|Publication number||US4508462 A|
|Application number||US 06/587,388|
|Publication date||Apr 2, 1985|
|Filing date||Mar 8, 1984|
|Priority date||Sep 25, 1981|
|Publication number||06587388, 587388, US 4508462 A, US 4508462A, US-A-4508462, US4508462 A, US4508462A|
|Original Assignee||Casio Computer Co., Ltd.|
|Export Citation||BiBTeX, EndNote, RefMan|
|Patent Citations (11), Non-Patent Citations (2), Referenced by (9), Classifications (10), Legal Events (4)|
|External Links: USPTO, USPTO Assignment, Espacenet|
The present application is a continuation-in-part of application Ser. No. 402,762, filed July 28, 1982 now abandoned.
This invention relates to a printing apparatus which allows a recording sheet such as a slip to be removed prior to completion of printing on the sheet and more particularly to a printing apparatus which indicates the point at which printing should be resumed, after the recording sheet has been reloaded in the apparatus.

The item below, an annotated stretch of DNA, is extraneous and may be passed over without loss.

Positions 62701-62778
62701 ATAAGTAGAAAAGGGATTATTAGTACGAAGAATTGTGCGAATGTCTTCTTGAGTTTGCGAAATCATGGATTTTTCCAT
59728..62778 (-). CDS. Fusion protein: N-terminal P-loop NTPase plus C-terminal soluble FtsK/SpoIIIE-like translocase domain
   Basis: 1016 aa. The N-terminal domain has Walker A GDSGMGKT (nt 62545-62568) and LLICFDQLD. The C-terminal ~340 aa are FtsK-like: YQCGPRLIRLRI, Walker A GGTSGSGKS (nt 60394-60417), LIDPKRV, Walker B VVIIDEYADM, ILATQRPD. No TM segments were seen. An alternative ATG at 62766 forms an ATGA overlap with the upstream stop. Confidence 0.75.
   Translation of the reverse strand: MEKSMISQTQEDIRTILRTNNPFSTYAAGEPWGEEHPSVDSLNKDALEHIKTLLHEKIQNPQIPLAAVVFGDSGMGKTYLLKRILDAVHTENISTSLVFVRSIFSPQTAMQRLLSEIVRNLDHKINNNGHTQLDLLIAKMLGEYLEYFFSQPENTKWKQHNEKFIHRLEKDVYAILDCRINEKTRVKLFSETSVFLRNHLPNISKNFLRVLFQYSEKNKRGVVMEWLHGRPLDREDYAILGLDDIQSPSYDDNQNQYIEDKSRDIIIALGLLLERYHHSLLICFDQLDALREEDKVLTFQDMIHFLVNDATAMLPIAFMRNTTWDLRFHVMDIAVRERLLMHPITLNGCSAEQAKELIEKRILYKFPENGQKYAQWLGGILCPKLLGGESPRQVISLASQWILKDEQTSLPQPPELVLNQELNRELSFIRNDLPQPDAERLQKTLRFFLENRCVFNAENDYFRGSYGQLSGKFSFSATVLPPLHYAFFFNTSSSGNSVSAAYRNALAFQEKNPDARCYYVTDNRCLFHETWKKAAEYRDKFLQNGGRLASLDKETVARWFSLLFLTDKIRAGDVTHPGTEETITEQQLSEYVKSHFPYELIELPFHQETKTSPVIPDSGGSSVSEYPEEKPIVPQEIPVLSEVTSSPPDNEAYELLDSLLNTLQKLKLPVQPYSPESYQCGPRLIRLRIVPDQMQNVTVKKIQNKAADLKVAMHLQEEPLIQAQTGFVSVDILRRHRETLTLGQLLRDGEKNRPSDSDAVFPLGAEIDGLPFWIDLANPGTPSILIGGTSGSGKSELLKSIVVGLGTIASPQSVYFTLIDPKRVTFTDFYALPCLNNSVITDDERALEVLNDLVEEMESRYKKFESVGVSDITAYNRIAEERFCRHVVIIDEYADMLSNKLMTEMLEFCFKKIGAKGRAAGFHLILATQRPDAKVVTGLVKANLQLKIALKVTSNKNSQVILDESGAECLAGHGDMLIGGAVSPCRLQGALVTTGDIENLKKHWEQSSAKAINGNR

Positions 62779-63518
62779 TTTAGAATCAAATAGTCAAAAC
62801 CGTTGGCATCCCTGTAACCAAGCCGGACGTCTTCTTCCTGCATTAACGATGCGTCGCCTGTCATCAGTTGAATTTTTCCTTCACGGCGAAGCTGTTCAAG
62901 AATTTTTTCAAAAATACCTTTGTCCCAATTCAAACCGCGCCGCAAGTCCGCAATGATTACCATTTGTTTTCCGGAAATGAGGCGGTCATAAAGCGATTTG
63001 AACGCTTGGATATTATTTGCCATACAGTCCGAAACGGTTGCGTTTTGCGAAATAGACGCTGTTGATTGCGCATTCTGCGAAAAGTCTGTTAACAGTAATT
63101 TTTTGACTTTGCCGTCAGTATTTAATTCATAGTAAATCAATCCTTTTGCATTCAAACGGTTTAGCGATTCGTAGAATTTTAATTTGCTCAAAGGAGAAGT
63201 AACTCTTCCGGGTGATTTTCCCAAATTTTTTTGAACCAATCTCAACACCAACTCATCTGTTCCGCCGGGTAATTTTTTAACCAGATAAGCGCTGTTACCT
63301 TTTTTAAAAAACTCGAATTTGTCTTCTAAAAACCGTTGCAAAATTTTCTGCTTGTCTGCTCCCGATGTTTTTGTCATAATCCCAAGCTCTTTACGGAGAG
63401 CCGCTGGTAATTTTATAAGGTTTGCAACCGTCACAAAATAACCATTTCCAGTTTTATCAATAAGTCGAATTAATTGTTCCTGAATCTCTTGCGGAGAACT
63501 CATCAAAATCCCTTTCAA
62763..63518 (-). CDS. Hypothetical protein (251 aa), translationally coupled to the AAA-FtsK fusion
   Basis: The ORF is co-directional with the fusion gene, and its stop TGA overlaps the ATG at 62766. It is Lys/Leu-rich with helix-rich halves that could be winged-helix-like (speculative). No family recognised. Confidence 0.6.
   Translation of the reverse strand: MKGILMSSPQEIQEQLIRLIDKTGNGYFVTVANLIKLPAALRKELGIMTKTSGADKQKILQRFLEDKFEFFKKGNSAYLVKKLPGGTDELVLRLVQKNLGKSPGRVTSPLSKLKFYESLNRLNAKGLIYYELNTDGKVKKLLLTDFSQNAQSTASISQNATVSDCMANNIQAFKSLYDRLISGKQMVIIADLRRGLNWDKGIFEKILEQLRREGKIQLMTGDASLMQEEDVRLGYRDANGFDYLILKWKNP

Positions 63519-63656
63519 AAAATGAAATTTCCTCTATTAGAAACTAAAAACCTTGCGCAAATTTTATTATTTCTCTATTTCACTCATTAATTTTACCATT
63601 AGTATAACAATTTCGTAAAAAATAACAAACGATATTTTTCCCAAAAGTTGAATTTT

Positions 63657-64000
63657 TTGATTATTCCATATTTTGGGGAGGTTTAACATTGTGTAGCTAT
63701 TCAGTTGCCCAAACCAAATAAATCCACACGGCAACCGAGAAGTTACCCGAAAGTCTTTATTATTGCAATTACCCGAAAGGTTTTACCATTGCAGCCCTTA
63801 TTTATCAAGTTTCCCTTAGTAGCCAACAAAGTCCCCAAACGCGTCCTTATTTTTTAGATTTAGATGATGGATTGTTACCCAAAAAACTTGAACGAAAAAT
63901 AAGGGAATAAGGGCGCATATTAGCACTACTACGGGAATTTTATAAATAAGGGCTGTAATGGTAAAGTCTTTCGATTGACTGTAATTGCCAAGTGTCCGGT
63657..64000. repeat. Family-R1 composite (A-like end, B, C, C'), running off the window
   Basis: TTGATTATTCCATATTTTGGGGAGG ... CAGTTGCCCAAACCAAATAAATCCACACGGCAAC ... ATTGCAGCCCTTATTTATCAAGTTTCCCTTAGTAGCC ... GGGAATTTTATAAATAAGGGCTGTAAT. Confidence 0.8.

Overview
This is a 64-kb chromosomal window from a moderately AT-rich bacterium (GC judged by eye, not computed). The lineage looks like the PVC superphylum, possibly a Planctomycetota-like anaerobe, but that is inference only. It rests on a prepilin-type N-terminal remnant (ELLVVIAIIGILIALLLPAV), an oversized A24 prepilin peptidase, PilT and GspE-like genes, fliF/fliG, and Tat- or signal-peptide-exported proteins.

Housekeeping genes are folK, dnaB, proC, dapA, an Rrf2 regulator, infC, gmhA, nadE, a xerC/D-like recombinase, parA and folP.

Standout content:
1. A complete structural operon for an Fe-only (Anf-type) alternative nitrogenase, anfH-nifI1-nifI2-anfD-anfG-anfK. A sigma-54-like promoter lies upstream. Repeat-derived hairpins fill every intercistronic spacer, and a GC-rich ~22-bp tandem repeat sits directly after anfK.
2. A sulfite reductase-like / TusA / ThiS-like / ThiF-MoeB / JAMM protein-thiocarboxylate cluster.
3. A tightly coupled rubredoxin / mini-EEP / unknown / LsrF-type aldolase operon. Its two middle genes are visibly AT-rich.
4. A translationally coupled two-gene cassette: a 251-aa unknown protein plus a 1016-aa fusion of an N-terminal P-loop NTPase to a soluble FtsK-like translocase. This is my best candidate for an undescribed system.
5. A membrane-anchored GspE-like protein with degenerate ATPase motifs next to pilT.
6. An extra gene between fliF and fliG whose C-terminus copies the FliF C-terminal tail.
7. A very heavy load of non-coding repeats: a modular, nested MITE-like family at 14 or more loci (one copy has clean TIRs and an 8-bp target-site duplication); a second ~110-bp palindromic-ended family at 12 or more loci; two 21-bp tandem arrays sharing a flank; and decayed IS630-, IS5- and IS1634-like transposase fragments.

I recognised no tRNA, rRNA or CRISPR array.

When printing on a recording sheet of a prescribed size as the sheet is set in a printer of an electronic register, it is sometimes desired to carry out a sub-totaling operation during printing, remove the recording sheet from the printer, and resume printing on the recording sheet after it is reloaded. Printing of a bill statement or tab at a restaurant is one concrete instance of such intermittant printing. When a restaurant guest makes an additional order, the restaurant register operator must reload the tab on the register printer to continue printing. In such case, the tab should be shifted to such a point as to cause the next following printing position of the printer, or the position of a print hammer, to fall on the succeeding line of the tab on which printing is to be continued. Since, however, it is impossible to define precisely the print position corresponding to a hammer which is held in the printer, the point on the succeeding space of the tab at which printing is to be resumed, is sometimes displaced from the prescribed printing location.